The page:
Suncor Donation Supports Enhanced Training At CollegeJanuary 23, 2017 4:37pm
Lambton College will purchase new industry equipment, software and simulators that support enhanced training for students thanks to a significant donation from the Suncor Energy Foundation.
“That generous donation today, was $300,000 from Suncor,” College President and CEO Judith Morris announced to students, staff, local dignitaries and industry representatives who gathered for the announcement Monday afternoon.
Sarnia’s Suncor Refinery Vice President Mark Hiseler says the latest investment, supporting the college’s Envision Tomorrow capital campaign, will help ensure students continue to have access to new learning environments gaining the skills required in the workplace of the future.
“We’ve donated as an investment in not only Suncor’s future, but the future of Lambton County,” says Hiseler. “The specific hardware that the money has gone towards is going to set up students out of these technical programs to be competitive, both locally and across the country and even internationally if they choose. It’s investment that’s needed. This stuff changes. There’s constant change in this technology, so we’re really happy to be able to support the college in sustaining good quality graduates.”
The new equipment will be used by students in the college’s Chemical Production and Power Engineering Technology (CPET), Power Engineering Technology (PETC) and Instrumentation and Control Engineering Technology (ICET) programs.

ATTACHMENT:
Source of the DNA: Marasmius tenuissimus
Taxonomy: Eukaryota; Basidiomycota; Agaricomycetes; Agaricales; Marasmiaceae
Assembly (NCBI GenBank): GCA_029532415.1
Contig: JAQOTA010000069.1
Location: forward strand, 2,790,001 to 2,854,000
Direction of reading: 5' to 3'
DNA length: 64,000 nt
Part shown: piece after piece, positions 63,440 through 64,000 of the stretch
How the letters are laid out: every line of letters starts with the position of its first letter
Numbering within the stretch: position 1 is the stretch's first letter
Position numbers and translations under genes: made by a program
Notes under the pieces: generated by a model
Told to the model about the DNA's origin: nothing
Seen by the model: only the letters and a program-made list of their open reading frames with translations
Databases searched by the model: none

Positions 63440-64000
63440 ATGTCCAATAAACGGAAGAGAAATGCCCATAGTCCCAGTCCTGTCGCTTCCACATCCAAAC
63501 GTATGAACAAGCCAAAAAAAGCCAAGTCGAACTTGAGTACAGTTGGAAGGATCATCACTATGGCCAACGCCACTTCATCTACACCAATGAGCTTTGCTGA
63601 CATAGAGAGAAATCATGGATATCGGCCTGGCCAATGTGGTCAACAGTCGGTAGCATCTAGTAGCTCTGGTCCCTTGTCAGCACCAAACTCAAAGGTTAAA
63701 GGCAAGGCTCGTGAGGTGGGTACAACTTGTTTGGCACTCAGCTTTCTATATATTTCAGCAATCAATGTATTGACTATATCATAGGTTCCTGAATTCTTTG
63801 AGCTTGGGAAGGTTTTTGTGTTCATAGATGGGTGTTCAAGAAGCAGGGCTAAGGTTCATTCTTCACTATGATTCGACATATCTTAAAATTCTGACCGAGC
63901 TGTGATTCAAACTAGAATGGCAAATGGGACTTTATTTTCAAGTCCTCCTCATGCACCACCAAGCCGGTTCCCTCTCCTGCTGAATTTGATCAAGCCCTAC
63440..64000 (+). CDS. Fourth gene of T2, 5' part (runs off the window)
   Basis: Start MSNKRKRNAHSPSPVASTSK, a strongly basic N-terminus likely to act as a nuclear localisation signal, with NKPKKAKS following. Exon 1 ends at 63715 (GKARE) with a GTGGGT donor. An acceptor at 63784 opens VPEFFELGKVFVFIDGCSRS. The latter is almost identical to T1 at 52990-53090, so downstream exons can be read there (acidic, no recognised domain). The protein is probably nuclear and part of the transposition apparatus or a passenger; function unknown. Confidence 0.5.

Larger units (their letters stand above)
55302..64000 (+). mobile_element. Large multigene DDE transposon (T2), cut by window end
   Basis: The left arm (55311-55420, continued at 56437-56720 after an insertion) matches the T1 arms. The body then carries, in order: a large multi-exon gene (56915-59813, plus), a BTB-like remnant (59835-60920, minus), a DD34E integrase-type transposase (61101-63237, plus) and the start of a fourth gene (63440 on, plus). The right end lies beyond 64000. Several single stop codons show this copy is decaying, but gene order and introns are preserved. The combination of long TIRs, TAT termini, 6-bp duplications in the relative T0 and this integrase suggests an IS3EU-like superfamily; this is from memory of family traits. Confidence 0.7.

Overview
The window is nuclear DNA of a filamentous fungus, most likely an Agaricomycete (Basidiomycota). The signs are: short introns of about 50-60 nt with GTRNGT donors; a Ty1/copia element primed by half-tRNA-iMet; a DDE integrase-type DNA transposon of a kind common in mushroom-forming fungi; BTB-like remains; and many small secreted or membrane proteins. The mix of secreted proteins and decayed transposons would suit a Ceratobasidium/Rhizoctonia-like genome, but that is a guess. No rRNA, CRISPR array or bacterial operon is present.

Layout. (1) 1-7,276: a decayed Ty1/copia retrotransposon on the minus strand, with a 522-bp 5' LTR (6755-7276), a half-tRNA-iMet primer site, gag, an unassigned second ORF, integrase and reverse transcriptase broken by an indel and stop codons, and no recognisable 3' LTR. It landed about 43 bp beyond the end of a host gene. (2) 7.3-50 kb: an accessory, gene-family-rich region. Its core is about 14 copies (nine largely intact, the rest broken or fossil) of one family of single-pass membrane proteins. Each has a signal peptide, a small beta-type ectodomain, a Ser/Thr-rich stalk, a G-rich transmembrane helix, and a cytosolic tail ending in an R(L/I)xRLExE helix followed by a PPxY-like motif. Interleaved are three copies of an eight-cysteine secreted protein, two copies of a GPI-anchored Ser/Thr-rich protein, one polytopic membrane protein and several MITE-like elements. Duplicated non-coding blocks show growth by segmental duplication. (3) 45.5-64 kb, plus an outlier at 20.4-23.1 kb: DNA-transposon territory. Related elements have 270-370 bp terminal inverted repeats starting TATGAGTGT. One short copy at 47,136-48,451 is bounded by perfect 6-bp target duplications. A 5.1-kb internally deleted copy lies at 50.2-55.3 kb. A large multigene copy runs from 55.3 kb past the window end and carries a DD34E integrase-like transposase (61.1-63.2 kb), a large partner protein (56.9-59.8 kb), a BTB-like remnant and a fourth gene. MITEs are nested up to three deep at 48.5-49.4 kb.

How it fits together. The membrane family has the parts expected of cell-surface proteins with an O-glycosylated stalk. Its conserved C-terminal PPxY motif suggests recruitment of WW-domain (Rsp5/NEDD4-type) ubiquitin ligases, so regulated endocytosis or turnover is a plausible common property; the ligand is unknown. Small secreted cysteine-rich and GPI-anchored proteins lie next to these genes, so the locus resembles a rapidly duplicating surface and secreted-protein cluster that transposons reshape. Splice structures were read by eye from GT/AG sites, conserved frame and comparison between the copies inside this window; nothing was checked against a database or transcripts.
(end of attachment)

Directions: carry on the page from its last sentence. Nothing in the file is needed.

Students will now have access to a state-of-the-art Combined Cycle Power Plant, Bio-ethanol Plant and Refrigeration and Chiller System simulators.
A new piece of equipment, a Bio-diesel Trainer, designed in-house, is expected to be completed by early spring.
Dean of Technology, Energy and Apprenticeship Alan Arbour says the donation also provides funding for mobile and Bluetooth technologies, allowing for remote monitoring and control of Hart modem and chemical and physical iPad sensors.
“This is the way industry is going,” says Arbour. “We’re helping to try and lead the way as far as having our students learning and being trained on the newest types of instruments, which are Bluetooth enabled. For instance, we have graduates now who’ve told us that they’re basically using their iPhone [or other mobile device] to monitor the plant from their phone.”